Constantinos Romanides was born in Athens and studied at The School of Fine Art, Athens under Nikiforos Lytras, Constantinos Volanakis and George Roilos.
He was one of the founding members of the "Association of Greek Artists" in 1910. During the war of 1912 - 1913, he fought as a reservist and created some 200 drawings on the battlegrounds of Epirus and Macedonia.
Romanides won the bronze medal at the 1906 International Exhibition in Marseilles. In 1927 he was awarded the prizes of The Royal Society of London and The Academy of Athens. In 1965 he was awarded The Medal of The Ministry of Maritime Union Navy.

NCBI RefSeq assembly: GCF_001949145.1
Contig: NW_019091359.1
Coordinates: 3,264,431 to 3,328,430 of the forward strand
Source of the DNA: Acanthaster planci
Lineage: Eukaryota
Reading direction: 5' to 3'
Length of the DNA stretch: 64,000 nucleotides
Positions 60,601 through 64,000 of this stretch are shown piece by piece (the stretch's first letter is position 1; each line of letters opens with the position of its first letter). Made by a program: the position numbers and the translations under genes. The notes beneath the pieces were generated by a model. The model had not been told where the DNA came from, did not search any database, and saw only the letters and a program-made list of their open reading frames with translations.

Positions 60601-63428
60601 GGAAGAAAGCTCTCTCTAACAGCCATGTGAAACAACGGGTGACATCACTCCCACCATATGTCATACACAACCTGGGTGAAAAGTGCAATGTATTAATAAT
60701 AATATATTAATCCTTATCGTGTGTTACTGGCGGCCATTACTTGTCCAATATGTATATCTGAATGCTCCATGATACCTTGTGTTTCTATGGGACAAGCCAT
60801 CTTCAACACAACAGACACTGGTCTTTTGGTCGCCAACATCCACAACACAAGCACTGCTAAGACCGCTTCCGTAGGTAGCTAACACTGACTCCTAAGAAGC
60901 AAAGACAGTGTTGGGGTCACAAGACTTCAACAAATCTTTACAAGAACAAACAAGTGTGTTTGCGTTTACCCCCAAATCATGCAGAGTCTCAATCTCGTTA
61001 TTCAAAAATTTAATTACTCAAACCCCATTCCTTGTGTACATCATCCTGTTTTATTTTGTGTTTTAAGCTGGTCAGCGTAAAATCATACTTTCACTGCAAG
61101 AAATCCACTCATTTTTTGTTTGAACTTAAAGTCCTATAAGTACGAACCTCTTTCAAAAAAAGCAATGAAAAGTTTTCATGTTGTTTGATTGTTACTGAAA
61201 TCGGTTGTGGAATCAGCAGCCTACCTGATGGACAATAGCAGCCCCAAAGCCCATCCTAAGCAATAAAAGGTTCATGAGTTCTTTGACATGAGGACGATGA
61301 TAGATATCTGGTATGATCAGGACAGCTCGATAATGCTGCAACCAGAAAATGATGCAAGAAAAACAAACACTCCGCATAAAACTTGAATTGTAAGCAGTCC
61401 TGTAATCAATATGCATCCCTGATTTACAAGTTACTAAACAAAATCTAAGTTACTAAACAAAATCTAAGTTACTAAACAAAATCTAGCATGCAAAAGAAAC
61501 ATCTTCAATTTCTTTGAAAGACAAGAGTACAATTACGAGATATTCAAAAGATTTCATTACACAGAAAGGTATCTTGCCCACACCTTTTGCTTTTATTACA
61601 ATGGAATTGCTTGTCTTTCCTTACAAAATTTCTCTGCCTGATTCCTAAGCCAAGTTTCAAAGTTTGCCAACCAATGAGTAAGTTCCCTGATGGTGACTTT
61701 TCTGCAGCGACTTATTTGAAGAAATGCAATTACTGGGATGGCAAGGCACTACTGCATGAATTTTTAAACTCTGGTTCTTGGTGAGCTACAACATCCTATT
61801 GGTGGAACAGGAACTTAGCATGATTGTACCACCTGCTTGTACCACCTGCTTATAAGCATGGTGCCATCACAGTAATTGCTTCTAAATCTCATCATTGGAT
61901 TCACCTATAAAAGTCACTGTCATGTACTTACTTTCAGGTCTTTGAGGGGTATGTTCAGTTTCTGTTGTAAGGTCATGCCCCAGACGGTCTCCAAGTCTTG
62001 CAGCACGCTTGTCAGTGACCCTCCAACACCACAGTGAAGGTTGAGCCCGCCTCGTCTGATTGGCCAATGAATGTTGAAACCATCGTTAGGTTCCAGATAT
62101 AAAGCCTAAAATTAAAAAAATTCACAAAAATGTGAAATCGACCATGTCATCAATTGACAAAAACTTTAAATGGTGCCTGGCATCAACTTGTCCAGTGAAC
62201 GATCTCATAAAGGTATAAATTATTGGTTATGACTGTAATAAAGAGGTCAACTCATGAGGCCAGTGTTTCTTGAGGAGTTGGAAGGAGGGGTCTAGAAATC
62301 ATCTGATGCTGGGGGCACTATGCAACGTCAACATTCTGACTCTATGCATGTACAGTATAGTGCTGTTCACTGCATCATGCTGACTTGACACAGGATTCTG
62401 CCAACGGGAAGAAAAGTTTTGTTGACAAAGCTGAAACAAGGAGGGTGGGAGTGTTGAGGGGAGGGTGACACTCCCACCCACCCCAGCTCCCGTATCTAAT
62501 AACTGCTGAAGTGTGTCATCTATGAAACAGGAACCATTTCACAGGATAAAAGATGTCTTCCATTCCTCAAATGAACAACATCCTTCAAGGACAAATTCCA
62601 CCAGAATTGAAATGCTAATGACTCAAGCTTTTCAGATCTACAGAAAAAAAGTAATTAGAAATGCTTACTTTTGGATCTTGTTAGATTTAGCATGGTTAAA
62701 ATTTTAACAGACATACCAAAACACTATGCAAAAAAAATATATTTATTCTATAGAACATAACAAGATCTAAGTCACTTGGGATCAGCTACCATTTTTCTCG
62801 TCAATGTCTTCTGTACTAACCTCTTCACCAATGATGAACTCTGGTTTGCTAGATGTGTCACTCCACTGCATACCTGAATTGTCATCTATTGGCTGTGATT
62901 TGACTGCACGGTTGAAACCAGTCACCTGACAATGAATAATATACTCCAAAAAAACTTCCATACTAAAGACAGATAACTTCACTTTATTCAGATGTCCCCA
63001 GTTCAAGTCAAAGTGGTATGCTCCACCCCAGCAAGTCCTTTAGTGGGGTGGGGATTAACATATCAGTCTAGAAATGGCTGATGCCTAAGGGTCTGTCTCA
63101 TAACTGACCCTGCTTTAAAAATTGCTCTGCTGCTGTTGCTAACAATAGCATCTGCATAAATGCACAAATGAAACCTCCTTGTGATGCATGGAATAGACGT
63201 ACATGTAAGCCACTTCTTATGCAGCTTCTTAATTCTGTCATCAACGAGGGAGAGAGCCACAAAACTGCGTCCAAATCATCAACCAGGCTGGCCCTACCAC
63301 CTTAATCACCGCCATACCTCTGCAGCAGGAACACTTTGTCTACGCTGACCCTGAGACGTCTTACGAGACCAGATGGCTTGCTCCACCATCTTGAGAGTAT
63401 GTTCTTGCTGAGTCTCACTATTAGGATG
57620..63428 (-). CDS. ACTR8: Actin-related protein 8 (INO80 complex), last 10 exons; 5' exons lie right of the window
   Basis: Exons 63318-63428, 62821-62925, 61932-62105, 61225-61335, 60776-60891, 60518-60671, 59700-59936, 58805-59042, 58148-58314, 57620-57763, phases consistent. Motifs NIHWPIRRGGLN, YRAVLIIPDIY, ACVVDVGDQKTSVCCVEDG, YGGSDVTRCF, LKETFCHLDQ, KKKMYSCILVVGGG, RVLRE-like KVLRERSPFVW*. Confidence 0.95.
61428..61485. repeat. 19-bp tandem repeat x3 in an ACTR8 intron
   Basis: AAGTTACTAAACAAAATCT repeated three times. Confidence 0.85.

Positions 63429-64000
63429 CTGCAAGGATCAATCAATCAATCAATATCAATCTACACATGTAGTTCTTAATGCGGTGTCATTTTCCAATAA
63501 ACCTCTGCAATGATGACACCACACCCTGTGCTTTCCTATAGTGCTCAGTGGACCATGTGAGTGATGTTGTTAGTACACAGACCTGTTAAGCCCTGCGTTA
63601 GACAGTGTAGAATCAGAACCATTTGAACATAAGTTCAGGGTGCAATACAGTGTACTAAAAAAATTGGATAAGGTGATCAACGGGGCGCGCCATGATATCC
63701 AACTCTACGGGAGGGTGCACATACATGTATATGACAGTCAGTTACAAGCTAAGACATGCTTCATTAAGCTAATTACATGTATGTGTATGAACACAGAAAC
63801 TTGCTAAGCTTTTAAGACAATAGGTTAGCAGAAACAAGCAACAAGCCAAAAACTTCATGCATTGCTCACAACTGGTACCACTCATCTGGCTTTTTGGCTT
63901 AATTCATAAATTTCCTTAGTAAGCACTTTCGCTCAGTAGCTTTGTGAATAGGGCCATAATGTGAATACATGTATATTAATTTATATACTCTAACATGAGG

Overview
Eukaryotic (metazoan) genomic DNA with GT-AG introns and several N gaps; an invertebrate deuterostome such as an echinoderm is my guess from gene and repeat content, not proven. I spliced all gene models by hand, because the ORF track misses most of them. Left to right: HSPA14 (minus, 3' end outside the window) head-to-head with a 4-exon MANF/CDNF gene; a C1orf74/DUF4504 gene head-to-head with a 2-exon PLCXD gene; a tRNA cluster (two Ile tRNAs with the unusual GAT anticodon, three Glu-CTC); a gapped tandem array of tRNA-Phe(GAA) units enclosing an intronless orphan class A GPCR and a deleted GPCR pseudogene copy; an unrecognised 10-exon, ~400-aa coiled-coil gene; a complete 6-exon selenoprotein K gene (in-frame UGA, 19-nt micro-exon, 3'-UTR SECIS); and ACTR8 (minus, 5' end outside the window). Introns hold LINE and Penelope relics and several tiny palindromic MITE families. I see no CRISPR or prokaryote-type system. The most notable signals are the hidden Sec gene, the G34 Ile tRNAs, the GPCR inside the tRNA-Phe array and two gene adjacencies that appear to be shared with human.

Romanides worked mainly on landscapes and seascapes, preferring coastal landscape, following the teachings of French Impressionism. He mainly worked ‘Plein Air’ (in the open air). The present work is a very good example of this genre and tries to capture the romantic mood of nature using pale colours and soft brushstrokes.
His work can be found at The National Gallery, Athens, The Benaki Museum, the Municipal Gallery of Athens and Piraeus, The Museum of the City of Athens, The Museum Lausanne ('Battle of Navarino' painting), The National Art Gallery Bucharest, The Belgian Royal Gallery, The Art Gallery of Antwerp and in many private collections in Athens and internationally.